Eleonora Agostini is a recent Royal College of Arts graduate based in London. Out of the many projects featured in the exhibition, Eleonora’s project A Blurry Aftertaste really resonated with me. I was drawn to the playful performance of the compositions of her work that conflicted with the more serious connotations to the relationship and was very curious to know more about the process of the project. 


A blurry aftertaste focuses on the objects, activities and surfaces that belong to the domestic space. Working at the intersection between photography, performance and sculpture, ‘Eleonora is interested in alluding to that which is beneath the surface and discover a possible fracture and new meanings within our contemporary domestic experience.’ 


Hi Eleonora, your work deals very much with an interest of the everyday through objects and activities, what is it that drives you to make work around this subject, why is this an important theme for you to work with? 

I spend quite a lot of time questioning and overthinking about things, and I believe my practice and my interest in the everyday mirrors this side of my personality. Driven by my curiosity in what I think I already know and my urge to question it, I aim to create new visions and meanings within our everyday experience.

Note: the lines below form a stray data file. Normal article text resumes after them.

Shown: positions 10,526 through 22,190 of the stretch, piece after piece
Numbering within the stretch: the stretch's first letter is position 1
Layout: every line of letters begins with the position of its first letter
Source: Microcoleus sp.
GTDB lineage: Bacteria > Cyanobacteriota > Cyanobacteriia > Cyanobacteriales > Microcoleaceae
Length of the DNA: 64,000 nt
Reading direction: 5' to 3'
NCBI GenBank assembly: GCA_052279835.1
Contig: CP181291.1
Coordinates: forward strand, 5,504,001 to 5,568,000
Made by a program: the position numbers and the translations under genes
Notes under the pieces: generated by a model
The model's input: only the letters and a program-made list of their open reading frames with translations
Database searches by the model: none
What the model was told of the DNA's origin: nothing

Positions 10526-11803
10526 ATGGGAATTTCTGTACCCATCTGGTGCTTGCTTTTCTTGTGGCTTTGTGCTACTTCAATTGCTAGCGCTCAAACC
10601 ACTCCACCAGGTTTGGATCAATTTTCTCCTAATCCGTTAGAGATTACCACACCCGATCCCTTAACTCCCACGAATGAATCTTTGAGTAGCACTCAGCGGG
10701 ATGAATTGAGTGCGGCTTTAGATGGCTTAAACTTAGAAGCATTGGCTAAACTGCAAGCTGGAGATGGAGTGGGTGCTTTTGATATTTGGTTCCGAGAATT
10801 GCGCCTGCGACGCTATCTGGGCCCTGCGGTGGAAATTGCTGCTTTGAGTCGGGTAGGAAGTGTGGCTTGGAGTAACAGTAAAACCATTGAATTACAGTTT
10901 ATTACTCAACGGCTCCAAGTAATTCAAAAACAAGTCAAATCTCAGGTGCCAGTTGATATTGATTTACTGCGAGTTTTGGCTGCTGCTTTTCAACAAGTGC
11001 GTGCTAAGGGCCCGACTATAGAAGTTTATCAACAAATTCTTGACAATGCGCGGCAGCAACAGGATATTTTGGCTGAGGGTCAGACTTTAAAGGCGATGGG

The performance aspect to your work is very noticeable through your images. The playful compositions conflicted with serious connotations is what drew me to your work. Why did you choose to explore this through a playful form? 

Diane Arbus, Paul Graham, Ragnar Kjartansson, Katerina Seda, Rachel Whiteread and Raymond Carver are a few names among many that I am influenced by, and of course this has impacted my art practice in result. However, experiences like spending time in my hometown for short periods, watching long and slow movies, observing people, and other real encounters have always influenced my work the most. Bus and train journeys give me space to think. 


The home being used as the space for the staging of these performances I felt was a very significant way to explore the relationship and something I noticed you hadn’t photographed as much before (correct me if i’m wrong). What made you decide to develop your home into the project, was this something that became more significant as the project developed?